Multiple Ability Dependency

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"MAD" redirects here. This article is about a D&D term. For when people are MAD, which they generally are when they have to deal with MAD, see rage. For the national security policy see Mutual Assured Destruction.

Multiple Ability Dependency, often shortened to MAD, is a Dungeons & Dragons term that refers to a class or build that requires high scores in many different stats in order to be effective, as opposed to classes which are dependent on only one or two. Classes or builds that suffer from MAD are generally underpowered in comparison to more specialized classes, as they require each Ability to be roughly as high as those dependent on smaller numbers of abilities, even though getting high scores in a large number of attributes is difficult.

The archetypical example is the 3rd Edition Monk, which is dependent on

  • good strength to make up for its lack of weapons;
  • good dexterity to make up for its lack of armor and to power up Combat Reflexes;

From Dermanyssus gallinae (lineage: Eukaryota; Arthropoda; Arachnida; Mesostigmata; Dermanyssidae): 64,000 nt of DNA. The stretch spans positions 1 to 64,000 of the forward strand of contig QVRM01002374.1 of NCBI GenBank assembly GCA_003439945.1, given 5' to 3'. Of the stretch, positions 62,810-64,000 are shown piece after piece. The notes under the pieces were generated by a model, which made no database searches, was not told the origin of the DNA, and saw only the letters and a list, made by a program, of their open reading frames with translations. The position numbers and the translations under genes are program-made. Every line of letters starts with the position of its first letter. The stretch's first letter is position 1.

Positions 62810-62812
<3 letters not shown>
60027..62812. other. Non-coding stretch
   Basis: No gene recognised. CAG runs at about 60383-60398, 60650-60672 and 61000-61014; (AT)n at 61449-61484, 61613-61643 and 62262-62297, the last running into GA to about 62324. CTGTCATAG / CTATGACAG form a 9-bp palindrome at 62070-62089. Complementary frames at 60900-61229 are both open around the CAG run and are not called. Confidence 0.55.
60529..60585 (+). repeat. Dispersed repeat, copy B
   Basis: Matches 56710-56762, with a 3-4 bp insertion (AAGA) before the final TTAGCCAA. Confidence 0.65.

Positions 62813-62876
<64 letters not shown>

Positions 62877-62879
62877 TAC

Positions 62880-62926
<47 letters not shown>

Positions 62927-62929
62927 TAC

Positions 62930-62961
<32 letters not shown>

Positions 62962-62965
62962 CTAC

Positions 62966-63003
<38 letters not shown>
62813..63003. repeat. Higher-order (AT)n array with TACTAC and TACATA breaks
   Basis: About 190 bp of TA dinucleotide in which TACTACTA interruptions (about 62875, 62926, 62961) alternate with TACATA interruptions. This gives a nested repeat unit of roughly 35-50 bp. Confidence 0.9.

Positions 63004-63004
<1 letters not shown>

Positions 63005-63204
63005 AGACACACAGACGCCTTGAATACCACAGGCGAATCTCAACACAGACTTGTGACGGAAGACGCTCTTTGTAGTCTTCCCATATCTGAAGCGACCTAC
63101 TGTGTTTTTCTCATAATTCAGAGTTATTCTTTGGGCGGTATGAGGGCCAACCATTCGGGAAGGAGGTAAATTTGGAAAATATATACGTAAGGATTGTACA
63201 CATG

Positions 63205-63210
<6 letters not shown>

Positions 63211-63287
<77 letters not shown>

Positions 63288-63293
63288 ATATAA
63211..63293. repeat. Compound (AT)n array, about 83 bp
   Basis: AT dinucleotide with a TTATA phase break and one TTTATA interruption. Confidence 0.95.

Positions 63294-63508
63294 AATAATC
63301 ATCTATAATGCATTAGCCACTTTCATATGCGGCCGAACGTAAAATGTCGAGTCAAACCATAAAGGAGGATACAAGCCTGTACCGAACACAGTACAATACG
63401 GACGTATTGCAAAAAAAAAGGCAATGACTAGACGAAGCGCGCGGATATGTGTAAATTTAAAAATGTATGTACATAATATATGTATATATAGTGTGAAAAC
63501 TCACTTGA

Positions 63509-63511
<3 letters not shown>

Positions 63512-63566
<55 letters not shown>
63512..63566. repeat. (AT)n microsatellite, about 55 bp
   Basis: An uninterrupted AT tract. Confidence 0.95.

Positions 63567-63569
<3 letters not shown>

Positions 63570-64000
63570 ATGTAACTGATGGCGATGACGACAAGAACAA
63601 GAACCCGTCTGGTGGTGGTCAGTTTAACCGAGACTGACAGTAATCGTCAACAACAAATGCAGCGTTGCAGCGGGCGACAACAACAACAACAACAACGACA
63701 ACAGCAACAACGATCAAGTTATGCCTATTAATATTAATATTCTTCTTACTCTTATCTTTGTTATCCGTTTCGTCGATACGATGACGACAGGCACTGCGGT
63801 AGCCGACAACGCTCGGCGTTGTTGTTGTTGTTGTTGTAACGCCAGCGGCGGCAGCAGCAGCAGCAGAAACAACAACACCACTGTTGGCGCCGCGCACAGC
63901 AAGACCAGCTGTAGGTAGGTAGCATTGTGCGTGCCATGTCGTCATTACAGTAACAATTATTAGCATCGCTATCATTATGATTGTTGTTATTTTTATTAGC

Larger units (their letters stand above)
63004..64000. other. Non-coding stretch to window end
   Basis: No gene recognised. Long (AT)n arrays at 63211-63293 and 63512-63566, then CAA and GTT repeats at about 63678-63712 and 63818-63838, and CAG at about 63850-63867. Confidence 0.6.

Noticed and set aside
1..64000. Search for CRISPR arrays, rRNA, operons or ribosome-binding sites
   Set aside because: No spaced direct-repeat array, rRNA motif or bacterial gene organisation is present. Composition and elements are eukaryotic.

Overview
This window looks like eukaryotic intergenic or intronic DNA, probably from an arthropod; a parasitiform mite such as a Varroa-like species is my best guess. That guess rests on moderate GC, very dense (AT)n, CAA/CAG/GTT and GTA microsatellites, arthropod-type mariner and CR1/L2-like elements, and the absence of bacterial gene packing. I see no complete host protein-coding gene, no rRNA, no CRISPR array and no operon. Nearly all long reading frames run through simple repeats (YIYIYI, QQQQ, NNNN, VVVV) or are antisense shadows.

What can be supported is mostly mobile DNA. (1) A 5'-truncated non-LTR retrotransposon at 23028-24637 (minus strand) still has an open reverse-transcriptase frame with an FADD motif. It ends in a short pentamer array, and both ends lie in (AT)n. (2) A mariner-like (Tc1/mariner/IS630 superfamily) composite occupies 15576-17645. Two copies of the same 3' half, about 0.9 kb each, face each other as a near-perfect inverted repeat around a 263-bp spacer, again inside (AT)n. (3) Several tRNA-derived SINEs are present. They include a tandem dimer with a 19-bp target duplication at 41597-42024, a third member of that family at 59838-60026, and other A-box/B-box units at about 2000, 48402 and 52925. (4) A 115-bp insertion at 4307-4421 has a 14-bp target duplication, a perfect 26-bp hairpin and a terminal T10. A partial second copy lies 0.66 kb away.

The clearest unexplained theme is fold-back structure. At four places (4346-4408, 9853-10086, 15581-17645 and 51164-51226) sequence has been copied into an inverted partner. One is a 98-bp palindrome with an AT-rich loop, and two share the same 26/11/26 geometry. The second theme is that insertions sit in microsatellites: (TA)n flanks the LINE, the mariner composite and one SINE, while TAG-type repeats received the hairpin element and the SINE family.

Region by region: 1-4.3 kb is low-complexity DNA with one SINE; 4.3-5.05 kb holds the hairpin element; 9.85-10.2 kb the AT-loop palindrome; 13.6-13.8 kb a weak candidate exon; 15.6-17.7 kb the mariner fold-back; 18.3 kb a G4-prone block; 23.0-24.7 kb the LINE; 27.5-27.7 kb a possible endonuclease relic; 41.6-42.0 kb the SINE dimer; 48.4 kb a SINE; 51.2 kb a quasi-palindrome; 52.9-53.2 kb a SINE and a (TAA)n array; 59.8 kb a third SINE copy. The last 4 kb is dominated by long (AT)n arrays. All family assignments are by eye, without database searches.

• good constitution because some assclown decided that it should be a melee fighter;
  • good intelligence for when you multiclass into Wizard or Psion after realizing how fucking horrible monks are;
  • good wisdom to make up for its lack of armor (monks gain bonus AC for high wisdom scores) and to increase the difficulty class of saving throws against its Quivering Palm and Stunning Fist abilities;
  • and probably charisma to seduce the dragon when slapping it to death fails.

Thus the monk is relegated to tier 5, where it begs for spare change alongside the Healer class, the NPC "Expert" class, and unoptimized Fighters.

One might think that if a monk specializes in throwing shurikens, it can ignore strength and wisdom, and focus on dexterity. However, thrown weapons, unlike ranged ones, still derive their damage from a character's strength modifier.

For the 4e equivalent, see nonhuman Star Pact Warlock.